The ad, which probably cost Microsoft between $25,000 and $40,000, says in part:
While there are still some final design issues that need to be resolved with the City of Seattle, we should not let last-minute objections undermine the hard-won agreements already in place for the rest of the project. Doing so would cause yet more delay, increase the cost to taxpayers, and put this vital transportation and economic corridor at risk. The current bridge is 47 years old, and state engineers warn that it could sink in a major storm or earthquake.
Microsoft employees, obviously, rely heavily on the 520 bridge to commute to the software company's campus in Redmond. The state Senate has signed off on the so-called "A+" option, which would include six lanes total, with two lanes for high-occupancy vehicles and buses. McGinn's proposal, which is also supported by House Speaker Frank Chopp, is to come up with a new 520 plan that would incorporate high-capacity transit (light rail or bus-rapid transit) as well as two HOV and two general-purpose lanes.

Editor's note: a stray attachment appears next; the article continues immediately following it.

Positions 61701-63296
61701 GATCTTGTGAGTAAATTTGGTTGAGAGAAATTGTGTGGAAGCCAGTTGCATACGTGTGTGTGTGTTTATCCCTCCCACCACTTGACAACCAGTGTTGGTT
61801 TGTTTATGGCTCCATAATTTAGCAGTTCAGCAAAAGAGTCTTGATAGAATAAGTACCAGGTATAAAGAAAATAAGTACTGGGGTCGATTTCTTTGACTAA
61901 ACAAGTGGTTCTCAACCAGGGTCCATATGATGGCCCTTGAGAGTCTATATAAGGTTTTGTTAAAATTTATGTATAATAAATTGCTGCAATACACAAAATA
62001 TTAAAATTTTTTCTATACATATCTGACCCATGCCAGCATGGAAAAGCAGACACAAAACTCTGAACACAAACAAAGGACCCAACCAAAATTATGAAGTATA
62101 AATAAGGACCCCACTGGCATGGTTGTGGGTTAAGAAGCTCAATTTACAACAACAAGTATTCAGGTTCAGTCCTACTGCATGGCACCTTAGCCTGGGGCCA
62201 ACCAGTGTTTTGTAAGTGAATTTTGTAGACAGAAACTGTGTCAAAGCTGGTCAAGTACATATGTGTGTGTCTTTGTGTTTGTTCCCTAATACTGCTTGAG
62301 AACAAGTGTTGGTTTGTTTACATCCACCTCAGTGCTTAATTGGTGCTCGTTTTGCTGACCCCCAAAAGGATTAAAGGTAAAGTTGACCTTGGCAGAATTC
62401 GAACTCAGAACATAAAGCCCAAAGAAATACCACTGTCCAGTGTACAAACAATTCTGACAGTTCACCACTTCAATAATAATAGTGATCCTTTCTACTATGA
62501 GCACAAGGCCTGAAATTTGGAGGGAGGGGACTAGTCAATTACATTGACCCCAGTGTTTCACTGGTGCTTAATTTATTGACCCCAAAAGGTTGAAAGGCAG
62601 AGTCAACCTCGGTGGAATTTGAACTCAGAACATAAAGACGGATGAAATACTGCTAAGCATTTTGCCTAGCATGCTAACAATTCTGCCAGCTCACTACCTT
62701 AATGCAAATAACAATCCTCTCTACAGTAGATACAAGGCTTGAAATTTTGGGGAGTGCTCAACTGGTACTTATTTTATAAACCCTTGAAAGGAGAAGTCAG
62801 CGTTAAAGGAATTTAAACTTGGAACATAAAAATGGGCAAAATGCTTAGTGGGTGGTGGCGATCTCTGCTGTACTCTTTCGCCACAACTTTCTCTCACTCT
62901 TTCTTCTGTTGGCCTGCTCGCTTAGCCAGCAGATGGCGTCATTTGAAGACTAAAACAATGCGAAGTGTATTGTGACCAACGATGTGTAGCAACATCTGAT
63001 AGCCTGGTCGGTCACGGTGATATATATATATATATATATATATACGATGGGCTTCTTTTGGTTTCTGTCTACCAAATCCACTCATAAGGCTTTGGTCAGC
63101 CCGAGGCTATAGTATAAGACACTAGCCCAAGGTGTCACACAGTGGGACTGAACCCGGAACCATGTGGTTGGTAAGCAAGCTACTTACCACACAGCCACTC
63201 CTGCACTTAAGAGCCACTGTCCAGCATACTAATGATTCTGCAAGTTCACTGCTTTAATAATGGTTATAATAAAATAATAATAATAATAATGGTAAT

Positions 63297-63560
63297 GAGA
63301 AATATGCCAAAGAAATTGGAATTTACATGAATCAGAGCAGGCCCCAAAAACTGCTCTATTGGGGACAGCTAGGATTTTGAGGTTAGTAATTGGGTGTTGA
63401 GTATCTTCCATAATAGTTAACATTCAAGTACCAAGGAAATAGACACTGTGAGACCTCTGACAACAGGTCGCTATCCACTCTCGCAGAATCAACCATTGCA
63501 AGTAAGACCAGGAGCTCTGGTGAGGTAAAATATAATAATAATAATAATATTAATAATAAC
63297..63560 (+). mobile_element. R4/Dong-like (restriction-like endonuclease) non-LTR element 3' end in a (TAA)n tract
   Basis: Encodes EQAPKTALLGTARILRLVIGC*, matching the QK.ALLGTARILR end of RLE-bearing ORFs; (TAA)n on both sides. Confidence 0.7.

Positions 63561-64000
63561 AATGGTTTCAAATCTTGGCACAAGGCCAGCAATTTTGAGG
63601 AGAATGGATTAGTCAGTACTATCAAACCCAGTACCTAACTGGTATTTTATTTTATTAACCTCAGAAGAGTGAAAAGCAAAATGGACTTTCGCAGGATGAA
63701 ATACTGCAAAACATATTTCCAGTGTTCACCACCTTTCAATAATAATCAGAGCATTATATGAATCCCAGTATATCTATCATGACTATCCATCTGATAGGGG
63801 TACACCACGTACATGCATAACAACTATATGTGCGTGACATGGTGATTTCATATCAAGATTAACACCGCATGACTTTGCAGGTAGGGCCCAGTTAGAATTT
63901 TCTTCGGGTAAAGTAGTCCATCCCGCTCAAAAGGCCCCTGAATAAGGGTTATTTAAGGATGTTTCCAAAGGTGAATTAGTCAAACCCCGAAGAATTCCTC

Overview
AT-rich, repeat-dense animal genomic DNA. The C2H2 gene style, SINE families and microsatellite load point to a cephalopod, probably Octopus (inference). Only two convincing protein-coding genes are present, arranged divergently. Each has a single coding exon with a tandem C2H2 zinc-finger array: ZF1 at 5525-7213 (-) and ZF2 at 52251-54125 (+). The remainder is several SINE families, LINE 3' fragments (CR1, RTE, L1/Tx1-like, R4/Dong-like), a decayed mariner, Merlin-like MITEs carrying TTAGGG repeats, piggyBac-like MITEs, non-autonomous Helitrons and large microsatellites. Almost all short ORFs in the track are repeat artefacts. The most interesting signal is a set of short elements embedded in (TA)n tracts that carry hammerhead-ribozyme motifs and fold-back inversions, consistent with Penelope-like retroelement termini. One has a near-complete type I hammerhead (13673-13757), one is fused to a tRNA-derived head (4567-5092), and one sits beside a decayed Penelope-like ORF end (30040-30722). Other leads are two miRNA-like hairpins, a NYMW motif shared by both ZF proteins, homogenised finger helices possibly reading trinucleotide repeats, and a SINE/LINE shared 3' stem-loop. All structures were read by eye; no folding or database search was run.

Microsoft's loud support for the less transit-heavy 520 plan would appear to conflict with Bill Gates' stated commitment to make reducing climate emissions his top philanthropic priority. Cars and trucks are responsible for more than half the carbon emissions in the Puget Sound region.
Today at 1:30, McGinn will provide an update on his 520 proposal.